I had some time to spare before I needed to board the Eurostar back to Holland on Sunday. Since the weather was sunny, I went for a stroll. At an ideal spot for travelers, St. Pancras Old Church is located at a 10 minute walk behind the station. Situated on a small hill in park this little church was basking in the sun. Although it is inconclusive when it was exactly built, it has it’s origins in the dedication to the Roman martyr St. Pancras and was most likely founded before the Norman conquest. As it has been added on, rebuilt and expanded many times, the interior is a bit of an odd collection of styles, but the exterior is most charming.

St. Pancras Old Church ©MedievalMonologues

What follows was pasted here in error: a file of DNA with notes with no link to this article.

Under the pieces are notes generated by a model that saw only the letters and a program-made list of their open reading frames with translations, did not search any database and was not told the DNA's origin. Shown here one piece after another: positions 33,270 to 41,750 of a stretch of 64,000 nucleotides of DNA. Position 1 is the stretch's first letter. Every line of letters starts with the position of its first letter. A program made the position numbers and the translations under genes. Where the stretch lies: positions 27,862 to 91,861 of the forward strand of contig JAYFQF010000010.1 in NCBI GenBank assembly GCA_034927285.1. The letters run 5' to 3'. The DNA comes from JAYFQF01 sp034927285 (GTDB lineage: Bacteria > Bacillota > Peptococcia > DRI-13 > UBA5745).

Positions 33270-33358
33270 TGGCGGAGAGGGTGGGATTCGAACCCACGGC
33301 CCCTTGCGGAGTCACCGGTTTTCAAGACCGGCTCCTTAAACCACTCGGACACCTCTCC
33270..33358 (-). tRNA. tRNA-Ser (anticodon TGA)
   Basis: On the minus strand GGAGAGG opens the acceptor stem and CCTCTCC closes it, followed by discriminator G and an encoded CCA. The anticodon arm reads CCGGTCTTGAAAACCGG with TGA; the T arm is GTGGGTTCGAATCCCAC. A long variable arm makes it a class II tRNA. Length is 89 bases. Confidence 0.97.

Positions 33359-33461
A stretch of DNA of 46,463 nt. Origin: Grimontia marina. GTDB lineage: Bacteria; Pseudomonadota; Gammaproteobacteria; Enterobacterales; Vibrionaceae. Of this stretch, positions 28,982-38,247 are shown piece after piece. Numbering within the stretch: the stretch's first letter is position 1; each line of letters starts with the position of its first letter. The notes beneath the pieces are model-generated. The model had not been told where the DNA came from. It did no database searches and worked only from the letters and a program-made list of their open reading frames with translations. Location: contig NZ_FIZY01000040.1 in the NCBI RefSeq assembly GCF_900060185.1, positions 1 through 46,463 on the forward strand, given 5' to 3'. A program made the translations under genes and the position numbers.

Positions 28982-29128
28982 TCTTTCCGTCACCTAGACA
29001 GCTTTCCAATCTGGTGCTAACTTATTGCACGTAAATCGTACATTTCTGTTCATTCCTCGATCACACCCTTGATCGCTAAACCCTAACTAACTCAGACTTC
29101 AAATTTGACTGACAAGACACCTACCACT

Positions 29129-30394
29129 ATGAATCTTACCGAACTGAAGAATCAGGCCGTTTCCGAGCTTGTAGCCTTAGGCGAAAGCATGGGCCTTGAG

Off course, today I show you only a few examples. I hope to visit London many times and see more of the churches and cathedrals it has to offer. What surprised me is that many are still active churches in the London communities. People are really proud of the buildings and make good effort to preserve them. They have been there for a 1000 years, and hopefully will still be there in the future.

>> If you are on a budget, citywalks are an ideal way to explore London. There is so much to see! The area of the City of London offers a lot to explore by foot: many churches, St. Paul’s, gardens, Leadenhall Market, Guildhall and Guildhall Museum, the Monument, and the Thames. <<